Desserts tend to be very difficult to describe in words, similar to the problem of describing music effectively. The artist (musician or pastry) can shape a unique outcome by varying a note (ingredient) or timing. The recipient's own framework may materially alter the intended message, too.

In the case of a pastry artist, if each guest has retained a flavor from a prior food or wine two people sharing the same dessert will take away different experiences.

Apparently it's easier still to dictate the conversation and in effect, kill the conversation.

rancho gordo

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Here's a link that works for the Mansfield piece:

http://www.sfgate.com/cgi-bin/article.cgi?...10/CM137798.DTL

It's very difficult to know what's actually in a dessert just from reading the description. In particular, the level of sweetness, the textures, the sophistication of technique, and the presence of unnamed ingredients that could completely change the dish, are hard to intuit. However, having read the descriptions in the Mansfield piece and of the desserts at Sona, I'm no closer to being convinced that the California pastry chef community is doing much. I mean, based on descriptions alone, most of these desserts sound pretty basic.

Oops, sorry about the unusable link! Don't know what happened . . .

That said, it appears I must expand my horizons. So I ask for your professional opinion, Fat Guy: At what restaurants do you consider the pastry chefs to be truly innovative? Where would one go (let's limit the list to the United States) to experience desserts that are anything but "pretty basic"??

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However, having read the descriptions in the Mansfield piece and of the desserts at Sona, I'm no closer to being convinced that the California pastry chef community is doing much. I mean, based on descriptions alone, most of these desserts sound pretty basic.

Dessert is for tourists.

I'm hollywood and I approve this message.

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However, having read the descriptions in the Mansfield piece and of the desserts at Sona, I'm no closer to being convinced that the California pastry chef community is doing much. I mean, based on descriptions alone, most of these desserts sound pretty basic.

Dessert is for tourists.

You ought to see my t-shirt and shot glass collections . . .

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You know what might be really fun to try? A tasting dinner 8-10 courses all deserts. Maybe different degrees of sweetness. That may be the only way to raise the level of the awareness of deserts in the westcoast restaurants. It may require a stomach pump or for one to become bolemic. ( spelling?) Wadja think?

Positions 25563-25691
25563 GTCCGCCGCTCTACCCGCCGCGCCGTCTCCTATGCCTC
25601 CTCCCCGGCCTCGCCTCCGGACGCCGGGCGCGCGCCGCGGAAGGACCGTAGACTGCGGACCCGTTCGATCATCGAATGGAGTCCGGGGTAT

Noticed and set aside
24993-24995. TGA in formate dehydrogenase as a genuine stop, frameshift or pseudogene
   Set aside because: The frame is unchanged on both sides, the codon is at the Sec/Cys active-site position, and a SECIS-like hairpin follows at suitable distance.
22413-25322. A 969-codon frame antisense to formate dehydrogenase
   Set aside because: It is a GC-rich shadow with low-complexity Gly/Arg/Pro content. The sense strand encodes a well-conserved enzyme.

" Food and Wine Fanatic"

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You know what might be really fun to try? A tasting dinner 8-10 courses all deserts. Maybe different degrees of sweetness. That may be the only way to raise the level of the awareness of deserts in the westcoast restaurants. It may require a stomach pump or for one to become bolemic. ( spelling?) Wadja think?

carpet bagger,

In Barcelona, there is a restaurant called Espai Sucre that is dedicated entirely to desserts.

Amanda Hesser's full review is here:

Sucrehttp://www.nytimes.com/2002/04/17/dining/17DESS.html

To give you a feel for the restaurant, this is a summary of her courses:

1. Black tea sorbet, scented with lemon and cardamom, on top of which were cardamom and lemon creams, dice of passion fruit and pineapple on top of which was poured Darjeeling tea.

2. Julienne of green apple, cubes of spiced milk, baby arugula, "flecks of peppery caramel, dabs of lemon curd and lime kefir with a single line of toffee."

3. Manchego cheese topped by a tart shell and a pineapple sorbet

4. Apricot pit cake with marscapone and coffee cream. Over this was poured sweet milk infused with lemon and cinnamon.

5. "A flourless chocolate cake lay in a pool of Lapsang souchong sauce with plump currants. They were all hidden under a blanket of yogurt. The yogurt came across as salty, the tea smoky, with the potency of something like sautéed mushrooms. But then there was a chocolate cake and a hint of coffee. Sweetness was fleeting."

The idea behind the restaurant is to treat desserts as a meal with a natural progression. "Like a savory meal, Mr. Butrón's desserts have a deliberate progression. 'The first two almost aren't desserts," he said. 'They are more ideas of a dessert.' 'You start,' he added, 'with things that are light, acidic, spicy, very refreshing. For cleaning the palate. Like the soup.' Then the flavors become heavier, more tightly constructed, just as they do when you begin a meal with a frisée salad and move on to cassoulet."

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Lizziee, it is so wonderful having someone of your knowledge and experiences to share with fellow egullets. Especially this one. I will try to put something like that together, probably with Michelle at Sona.

" Food and Wine Fanatic"

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Lizziee I may have done wrong but my post is under heading of wine because I raised the question of which Burgundy to drink. The report is separated because I began with the report on the wines first, then the post on dinner.

" Food and Wine Fanatic"